When he is finally found, sitting in the temple amazing the priests with his knowledge, Jesus is scolded by his frightened parents: “Where have you been? How could you stay behind like this? Do you have any idea how worried your father and I have been? We’ve been looking all over for you!”
We all remember what Jesus says to Mary then: “Why were you searching for me? Did you not know that I must be in my Father’s house?” And we say to ourselves, of course. Where else would Jesus, the Son of God, want to be? It makes sense that he’d be at the temple.
But have you ever noticed the very next verse? I think it’s more important to me than any of the others in this whole reading: “But they did not understand what he said to them.”
Not understand? How can they not understand?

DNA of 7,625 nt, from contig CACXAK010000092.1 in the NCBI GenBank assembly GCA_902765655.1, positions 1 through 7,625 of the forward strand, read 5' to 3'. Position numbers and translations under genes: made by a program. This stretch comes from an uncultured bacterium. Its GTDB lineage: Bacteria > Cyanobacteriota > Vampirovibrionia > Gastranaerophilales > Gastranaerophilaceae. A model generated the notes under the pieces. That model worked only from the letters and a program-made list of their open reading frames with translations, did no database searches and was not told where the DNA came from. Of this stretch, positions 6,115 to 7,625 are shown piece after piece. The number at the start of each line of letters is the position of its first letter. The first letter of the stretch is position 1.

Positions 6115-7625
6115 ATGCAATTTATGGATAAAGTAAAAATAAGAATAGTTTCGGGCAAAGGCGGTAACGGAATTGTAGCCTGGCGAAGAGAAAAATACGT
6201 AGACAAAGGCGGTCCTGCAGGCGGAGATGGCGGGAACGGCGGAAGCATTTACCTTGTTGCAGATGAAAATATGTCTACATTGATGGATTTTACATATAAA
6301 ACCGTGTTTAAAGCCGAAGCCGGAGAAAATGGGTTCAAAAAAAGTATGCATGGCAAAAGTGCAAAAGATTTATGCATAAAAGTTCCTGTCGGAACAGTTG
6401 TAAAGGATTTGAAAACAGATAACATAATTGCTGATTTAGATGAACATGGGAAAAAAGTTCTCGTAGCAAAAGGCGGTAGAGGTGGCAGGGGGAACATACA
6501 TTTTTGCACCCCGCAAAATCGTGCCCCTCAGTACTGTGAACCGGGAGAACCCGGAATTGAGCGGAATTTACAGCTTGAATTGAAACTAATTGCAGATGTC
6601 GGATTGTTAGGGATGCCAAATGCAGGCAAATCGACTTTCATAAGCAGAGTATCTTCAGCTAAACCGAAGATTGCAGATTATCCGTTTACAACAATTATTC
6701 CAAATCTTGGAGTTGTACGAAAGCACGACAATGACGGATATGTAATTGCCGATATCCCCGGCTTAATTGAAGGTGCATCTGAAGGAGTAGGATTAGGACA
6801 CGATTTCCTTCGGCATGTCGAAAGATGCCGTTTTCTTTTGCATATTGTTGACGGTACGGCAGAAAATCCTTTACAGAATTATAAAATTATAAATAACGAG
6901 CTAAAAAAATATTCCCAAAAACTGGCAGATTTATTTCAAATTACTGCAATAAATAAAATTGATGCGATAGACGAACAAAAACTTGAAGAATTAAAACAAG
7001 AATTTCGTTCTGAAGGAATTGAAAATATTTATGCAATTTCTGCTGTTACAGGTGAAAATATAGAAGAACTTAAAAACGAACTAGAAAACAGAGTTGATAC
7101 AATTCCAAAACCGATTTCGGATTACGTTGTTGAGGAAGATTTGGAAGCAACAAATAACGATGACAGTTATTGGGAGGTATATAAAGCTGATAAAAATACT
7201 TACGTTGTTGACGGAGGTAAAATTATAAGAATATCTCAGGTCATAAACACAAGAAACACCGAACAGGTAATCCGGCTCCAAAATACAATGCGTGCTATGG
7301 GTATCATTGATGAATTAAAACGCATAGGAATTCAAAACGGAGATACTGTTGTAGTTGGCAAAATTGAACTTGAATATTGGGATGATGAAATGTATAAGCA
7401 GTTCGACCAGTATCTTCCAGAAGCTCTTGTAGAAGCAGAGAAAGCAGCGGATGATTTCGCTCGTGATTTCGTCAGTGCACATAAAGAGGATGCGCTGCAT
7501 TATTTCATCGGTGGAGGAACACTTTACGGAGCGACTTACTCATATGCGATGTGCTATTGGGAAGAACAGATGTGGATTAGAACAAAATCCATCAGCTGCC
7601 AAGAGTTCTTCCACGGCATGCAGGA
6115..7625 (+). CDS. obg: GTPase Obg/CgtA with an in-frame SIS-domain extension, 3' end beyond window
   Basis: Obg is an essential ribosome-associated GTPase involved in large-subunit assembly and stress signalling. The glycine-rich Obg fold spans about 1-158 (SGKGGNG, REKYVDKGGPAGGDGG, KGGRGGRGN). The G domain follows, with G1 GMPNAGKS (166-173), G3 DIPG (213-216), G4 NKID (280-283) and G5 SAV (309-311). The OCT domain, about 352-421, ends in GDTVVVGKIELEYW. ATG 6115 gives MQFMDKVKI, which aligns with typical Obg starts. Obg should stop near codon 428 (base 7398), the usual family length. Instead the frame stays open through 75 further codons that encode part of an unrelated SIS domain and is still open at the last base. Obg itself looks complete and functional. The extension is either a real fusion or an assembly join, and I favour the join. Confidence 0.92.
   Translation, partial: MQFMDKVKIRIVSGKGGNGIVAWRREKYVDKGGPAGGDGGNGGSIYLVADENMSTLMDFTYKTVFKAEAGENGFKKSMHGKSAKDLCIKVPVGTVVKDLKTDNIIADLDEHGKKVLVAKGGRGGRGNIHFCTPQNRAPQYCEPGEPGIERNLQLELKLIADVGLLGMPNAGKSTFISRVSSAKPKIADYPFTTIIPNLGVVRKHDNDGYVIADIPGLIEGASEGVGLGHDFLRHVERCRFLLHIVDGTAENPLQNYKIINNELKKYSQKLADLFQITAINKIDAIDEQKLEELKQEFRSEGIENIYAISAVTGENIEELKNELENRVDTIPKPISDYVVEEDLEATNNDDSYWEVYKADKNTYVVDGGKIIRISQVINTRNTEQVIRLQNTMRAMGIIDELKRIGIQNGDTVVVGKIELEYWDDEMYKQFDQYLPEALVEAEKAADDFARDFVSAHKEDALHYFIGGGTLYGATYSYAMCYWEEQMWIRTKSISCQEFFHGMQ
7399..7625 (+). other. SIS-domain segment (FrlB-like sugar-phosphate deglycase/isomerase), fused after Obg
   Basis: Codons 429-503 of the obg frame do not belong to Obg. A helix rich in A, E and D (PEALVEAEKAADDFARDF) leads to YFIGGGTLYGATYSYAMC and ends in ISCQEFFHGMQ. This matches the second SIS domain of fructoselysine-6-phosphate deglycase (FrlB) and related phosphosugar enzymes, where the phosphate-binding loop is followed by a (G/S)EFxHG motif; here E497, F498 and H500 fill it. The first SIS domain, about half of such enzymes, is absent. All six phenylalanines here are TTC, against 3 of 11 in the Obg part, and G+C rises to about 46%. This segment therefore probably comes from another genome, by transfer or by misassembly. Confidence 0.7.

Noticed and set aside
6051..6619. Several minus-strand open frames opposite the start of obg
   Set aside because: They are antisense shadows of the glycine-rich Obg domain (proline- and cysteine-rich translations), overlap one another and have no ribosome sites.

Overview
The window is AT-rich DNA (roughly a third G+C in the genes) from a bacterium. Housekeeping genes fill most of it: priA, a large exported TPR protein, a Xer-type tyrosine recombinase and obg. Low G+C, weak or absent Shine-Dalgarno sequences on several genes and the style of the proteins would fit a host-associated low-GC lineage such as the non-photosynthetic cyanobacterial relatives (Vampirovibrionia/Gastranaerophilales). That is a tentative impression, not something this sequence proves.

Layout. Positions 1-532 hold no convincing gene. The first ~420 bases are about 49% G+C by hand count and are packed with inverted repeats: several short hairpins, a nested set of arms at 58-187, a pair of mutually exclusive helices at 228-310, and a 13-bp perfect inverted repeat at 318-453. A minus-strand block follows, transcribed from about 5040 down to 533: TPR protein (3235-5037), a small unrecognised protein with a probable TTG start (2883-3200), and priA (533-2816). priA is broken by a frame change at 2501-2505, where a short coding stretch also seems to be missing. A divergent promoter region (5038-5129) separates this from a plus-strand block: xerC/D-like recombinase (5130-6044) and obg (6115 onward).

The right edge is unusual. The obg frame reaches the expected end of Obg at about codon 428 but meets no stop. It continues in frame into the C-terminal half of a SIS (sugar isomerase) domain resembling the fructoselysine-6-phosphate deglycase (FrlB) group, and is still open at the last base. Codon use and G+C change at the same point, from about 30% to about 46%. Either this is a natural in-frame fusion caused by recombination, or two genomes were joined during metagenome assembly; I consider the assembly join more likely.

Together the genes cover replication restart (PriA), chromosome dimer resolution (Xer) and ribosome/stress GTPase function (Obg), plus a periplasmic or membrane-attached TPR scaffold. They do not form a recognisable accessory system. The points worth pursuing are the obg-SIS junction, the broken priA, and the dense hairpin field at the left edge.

Just twelve short years ago Mary and Joseph had both been visited by angels about this child, for heaven’s sake! They had been told by the messengers of God himself that the son to be born of Mary would be most special; that he would be the Son of the Most High God, and that he would save the people. In case that weren’t enough to burn itself into their memories, several shepherds had come to the stable where Mary had just given birth, talking excitedly about the skies lit up with angelic choirs, singing the praises of this small child. Then came the kings, a few weeks later.
Mary and Joseph had had one of the most amazing religious experiences ever recorded, and yet now they couldn’t understand their twelve-year-old boy when he called the temple “my Father’s house.” Could it be that even for Mary and Joseph it was a struggle to remember the things God had done in their lives? Could it be that even the earthly parents of our Lord looked back on the faith of so many years ago and struggled to grasp it again?